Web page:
China’s enforcement of a fishing ban in the South China Sea poses a dilemma for Vietnam as well as itself. Following legal principles could provide a solution for both parties while meeting conservation needs.
By Nguyen Dang Thang
THE 11 MAY 2011 announcement of China’s annual fishing ban between 16 May and 1 August 2011 in the northern section of the South China Sea is likely to be defied by Vietnam. Such annual fishing bans have in the past evoked strong Vietnamese protests. While Hanoi accused China of violating its sovereign right in the sea outside the Gulf of Tonkin, Vietnamese fishermen have opposed the ban and vowed to continue their fishing as usual.
The defiance of China’s fishing ban is likely to result in the arrest of Vietnamese fishermen and the confiscation of their vessels by Chinese authorities. This will lead to renewed tension and friction in the region, and damage the efforts of both China and Vietnam to improve their global image.
Dilemma of unilateralism
While a fishing ban during the spawning season is a necessary conservation measure to allow fish to replenish, what is controversial is the area that China’s fishing ban covers: it is not only China’s legitimate areas but also areas that Vietnam considers to be under its sovereignty and jurisdiction. The area also involves the Paracels, a group of islands at present occupied by China but also claimed by Vietnam. It is also a matter of concern to Vietnam that China’s fishing ban covers areas that would have belonged to Vietnam had a delimitation line been marked in accordance with international law.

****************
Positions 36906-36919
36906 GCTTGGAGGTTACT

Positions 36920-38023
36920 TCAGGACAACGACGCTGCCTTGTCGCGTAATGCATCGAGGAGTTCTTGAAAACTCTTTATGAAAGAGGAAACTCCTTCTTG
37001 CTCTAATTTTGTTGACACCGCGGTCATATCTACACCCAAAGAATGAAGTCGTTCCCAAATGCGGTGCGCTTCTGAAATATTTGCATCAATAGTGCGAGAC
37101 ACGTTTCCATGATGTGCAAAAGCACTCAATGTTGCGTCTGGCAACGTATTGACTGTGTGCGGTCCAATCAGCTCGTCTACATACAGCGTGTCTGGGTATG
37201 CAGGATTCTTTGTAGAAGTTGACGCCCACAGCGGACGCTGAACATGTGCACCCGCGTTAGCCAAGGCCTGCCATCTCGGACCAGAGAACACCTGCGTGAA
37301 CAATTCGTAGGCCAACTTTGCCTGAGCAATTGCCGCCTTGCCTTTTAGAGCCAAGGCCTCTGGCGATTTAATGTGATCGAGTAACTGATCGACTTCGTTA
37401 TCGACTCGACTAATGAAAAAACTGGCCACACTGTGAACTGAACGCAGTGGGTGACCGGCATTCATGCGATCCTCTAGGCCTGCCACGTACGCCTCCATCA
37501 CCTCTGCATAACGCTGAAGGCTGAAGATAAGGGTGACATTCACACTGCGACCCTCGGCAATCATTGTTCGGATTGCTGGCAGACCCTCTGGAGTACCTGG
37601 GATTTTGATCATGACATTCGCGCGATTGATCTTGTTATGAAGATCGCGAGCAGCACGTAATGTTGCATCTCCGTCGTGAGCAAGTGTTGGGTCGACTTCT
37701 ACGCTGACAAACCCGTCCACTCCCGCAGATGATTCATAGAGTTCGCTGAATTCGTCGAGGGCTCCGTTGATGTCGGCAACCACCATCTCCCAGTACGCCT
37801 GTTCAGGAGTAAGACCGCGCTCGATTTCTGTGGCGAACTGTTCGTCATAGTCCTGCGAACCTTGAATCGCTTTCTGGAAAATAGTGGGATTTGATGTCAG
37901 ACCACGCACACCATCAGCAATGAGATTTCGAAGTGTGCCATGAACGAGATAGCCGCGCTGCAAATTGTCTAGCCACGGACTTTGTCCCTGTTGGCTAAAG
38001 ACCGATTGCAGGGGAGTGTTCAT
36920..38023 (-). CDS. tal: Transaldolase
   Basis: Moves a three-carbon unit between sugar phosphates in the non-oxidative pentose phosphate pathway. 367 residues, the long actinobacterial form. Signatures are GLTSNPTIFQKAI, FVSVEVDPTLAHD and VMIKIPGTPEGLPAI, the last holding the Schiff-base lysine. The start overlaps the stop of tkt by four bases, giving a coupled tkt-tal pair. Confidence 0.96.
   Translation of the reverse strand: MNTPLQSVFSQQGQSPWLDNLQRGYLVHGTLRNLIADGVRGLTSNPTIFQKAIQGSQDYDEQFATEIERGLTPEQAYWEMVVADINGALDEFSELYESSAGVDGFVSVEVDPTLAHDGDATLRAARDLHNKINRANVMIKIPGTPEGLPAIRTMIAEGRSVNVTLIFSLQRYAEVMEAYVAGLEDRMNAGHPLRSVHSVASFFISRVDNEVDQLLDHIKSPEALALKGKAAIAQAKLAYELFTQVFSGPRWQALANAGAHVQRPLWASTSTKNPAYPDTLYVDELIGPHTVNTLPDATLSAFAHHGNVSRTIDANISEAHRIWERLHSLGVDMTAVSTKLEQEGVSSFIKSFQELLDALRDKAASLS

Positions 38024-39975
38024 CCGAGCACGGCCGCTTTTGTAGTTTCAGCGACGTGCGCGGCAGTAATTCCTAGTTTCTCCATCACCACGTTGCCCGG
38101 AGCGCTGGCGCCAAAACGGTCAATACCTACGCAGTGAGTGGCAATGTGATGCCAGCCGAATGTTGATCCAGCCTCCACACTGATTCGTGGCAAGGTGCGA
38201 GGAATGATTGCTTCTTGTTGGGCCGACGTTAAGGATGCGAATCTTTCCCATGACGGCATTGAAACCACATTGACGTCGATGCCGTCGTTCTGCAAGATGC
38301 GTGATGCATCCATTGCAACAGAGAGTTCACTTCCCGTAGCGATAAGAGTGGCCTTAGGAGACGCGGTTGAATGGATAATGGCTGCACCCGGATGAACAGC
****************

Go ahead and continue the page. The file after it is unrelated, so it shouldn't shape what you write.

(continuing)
Vietnam faces a policy dilemma as a result of China’s fishing ban. If its fishermen were ordered to refrain from going offshore, Vietnam would be considered as implicitly recognising China’s sovereignty in the disputed areas. Thus, Vietnam decided to challenge the fishing ban even though it might be blamed for acting in an environmentally unfriendly way and, arguably, paying little regard to its conservation obligation.
Given its current naval capability, China has no difficulty in unilaterally enforcing the fishing ban. But taking unilateral measures may not be wise for China as the international community has been closely observing its more assertive behaviour in territorial disputes. China’s enforcement of the fishing ban coupled with harsh measures against Vietnamese fishermen will deepen the concern that China is acting more aggressively on territorial issues.
Most importantly, the very purpose of conservation of the fishing ban is defeated by both China and Vietnam’s unilateralism. China’s typical countermeasures of arresting and confiscating fishing vessels do not deter the Vietnamese fishermen who are backed by their national authorities, much less provide a long-term solution from a conservation perspective.
The legal framework and state practice